Rail-trail controversy continues: Greenway says 10,000 signatures show support for trail plan

Santa Cruz County Regional Transportation Commission Guy Preston (left) receives a stack of petitions from Santa Cruz County Greenway Executive Director Manu Koenig. More than 10,000 people signed the petition indicating their support for a countywide trail system that would replace the existing rail line. (Photo by Todd Guild/LIFE)

SANTA CRUZ — In a future envisioned by the activist group Santa Cruz County Greenway, residents will be able to travel the length of Santa Cruz County on a bike trail running from Davenport to Watsonville.

In that vision, thousands of people using that trail will significantly reduce the load on Highway 1, thus improving commute times and solving a problem that has long plagued the county.

That vision is different from that of the county’s rail advocates, who hope that a passenger train will one day serve more than 3,600 people daily.

On Tuesday, a group of Greenway supporters handed a stack of petitions with more than 10,000 signatures to Santa Cruz County Regional Transportation Commission’s new director Guy Preston. Supporters say the petition shows overwhelming support from county residents to convert the rail line into a pedestrian and bike trail.

The petition also shows opposition to increasing rail activities — including passenger service — along the 32-mile line, the group says.

Greenway Executive Director Manu Koenig said the group was bringing the signatures to the commission in advance of a Jan. 17 meeting, during which it will consider approving the recently completed Unified Corridor Investment Study.

That study recommends a $950 million project, which includes repairing the tracks, adding a trail along the rail line and adding auxiliary lanes onto Highway 1.

In June, the SCCRTC approved a contract to allow that Lakeville, Minn.-based Progressive Rail to run freight operations in South County, and to possibly add passenger service, if feasible.

Greenway opposes those plans, saying the environmental and financial impacts make them unfeasible for the county.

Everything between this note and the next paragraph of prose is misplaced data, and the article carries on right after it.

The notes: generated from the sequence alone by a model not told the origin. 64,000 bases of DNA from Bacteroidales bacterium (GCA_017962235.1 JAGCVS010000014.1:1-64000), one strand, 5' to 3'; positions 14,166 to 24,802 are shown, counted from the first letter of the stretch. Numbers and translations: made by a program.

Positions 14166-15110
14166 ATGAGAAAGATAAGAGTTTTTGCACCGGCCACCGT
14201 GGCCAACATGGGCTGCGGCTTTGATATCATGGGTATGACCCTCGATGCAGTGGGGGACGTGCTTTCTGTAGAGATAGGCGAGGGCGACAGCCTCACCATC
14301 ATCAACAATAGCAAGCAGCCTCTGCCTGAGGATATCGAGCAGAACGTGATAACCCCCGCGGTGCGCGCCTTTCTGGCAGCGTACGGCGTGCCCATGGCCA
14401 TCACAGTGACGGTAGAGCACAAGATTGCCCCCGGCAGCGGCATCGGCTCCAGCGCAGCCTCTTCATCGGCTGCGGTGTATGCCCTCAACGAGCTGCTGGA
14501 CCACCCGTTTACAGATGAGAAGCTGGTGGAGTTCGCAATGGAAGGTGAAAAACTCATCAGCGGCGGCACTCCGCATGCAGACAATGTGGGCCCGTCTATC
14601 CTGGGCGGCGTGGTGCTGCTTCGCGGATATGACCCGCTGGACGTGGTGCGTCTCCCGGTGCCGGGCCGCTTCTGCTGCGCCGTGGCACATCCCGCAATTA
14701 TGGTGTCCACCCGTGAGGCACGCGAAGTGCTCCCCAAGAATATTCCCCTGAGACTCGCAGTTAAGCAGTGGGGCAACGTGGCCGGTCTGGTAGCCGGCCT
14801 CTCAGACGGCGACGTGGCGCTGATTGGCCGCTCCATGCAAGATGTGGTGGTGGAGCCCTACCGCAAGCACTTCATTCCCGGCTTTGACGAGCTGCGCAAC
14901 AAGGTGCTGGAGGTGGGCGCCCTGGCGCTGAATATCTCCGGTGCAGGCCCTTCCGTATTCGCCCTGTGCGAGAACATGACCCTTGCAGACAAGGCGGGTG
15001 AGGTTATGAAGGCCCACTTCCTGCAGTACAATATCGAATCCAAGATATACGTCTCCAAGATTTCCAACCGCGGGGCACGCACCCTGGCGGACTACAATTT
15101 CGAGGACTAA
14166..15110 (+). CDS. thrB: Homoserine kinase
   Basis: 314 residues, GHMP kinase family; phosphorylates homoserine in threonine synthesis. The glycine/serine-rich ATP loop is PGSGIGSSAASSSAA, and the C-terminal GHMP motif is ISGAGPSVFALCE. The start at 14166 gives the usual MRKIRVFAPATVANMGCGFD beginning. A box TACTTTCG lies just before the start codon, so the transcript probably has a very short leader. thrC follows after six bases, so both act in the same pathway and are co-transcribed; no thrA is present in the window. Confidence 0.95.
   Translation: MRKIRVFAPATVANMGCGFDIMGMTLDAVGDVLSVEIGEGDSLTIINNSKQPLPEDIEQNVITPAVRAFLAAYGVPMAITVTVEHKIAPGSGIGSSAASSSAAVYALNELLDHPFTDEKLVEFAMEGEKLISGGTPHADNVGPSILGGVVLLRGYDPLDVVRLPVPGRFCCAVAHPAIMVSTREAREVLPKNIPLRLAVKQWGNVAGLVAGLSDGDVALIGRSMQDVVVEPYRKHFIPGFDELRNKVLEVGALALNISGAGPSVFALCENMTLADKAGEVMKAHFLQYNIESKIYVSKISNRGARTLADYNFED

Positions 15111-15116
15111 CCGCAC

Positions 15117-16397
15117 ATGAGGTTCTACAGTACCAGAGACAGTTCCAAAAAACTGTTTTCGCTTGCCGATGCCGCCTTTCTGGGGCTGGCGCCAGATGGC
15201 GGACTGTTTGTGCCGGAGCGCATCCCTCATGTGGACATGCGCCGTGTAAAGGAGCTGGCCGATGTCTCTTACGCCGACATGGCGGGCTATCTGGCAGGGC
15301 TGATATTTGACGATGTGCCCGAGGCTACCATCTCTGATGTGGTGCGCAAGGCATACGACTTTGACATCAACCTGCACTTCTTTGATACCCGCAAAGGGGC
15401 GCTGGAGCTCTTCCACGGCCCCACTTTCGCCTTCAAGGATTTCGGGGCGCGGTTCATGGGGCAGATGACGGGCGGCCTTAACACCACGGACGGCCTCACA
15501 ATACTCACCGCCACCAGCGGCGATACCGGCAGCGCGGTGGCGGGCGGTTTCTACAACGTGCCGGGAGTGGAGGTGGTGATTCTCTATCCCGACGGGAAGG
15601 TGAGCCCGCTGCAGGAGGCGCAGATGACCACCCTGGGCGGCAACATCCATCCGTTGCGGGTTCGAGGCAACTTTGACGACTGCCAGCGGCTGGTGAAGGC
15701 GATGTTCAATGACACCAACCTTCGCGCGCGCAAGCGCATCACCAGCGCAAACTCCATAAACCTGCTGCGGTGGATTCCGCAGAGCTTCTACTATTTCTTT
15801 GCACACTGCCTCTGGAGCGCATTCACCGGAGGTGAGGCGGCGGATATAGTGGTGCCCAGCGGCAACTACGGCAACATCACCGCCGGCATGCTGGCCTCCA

The group says the project won’t be completed for at least 30 years and will cost up to $1 billion, with no clear way to pay for it.

Moreover, the estimated 3,698 trips estimated for passenger service would not make a dent in the more than 100,000 daily trips on Highway 1, Koenig said.

In a response letter written after the petitions were delivered, the RTC disputed those numbers. According to the RTC, capital costs in the UCS were estimated at $325 million for passenger rail service between Santa Cruz and Pajaro Station, and the operating costs were estimated at $15 million per year.

The issue might one day come back to voters for another sales tax measure, Koenig said, saying that the RTC has no concrete plan to pay for the rail project.

Measure D, the 2016 half-cent sales tax created to fund countywide transportation projects, prohibits the funds from being used on rail projects.

“They’re avoiding the most important question,” Koenig said. “Will the voters pay for it?”

But the RTC disputed that assertion. Instead, the study references “new state or federal grant programs, or funding sources such as a new sales tax or parcel tax, or new vehicle registration fees” if costs exceed funding.

Koenig also pointed to a recent survey by the RTC of 1,596 people, which he said showed 54 percent opposing rail service and 63 percent opposing the expansion of rail into North County.

But that is a misinterpretation of those numbers, the RTC stated.

“The questions in the survey asked respondents to mark on a scale of 1 to 5 their support for rail and freight service, so it is misleading to say that a certain percentage is opposed when they marked their level of interest on a scale,” the letter read.

Koenig cited the Nov. 6 passage of Measure L, where voters essentially showed their support for the use of the Capitola Trestle for bikes and pedestrians.

“This is not a NIMBY issue,” he said. “People throughout the county agree.”

The petition carries no legal weight. The RTC said, however, that it will use it when planning for future transportation needs.

•••

RTC staff is still seeking community input for the final staff recommendation by the commission on Jan. 17.

Deadlines for public comment to be submitted are:

• Dec. 28, 5 p.m.: For consideration by staff in development of the final staff recommendation of preferred scenario and draft final report to the RTC on Jan. 17.

• Jan. 16, 12 p.m.: For consideration by the commission in the action on the preferred scenario on Jan. 17.


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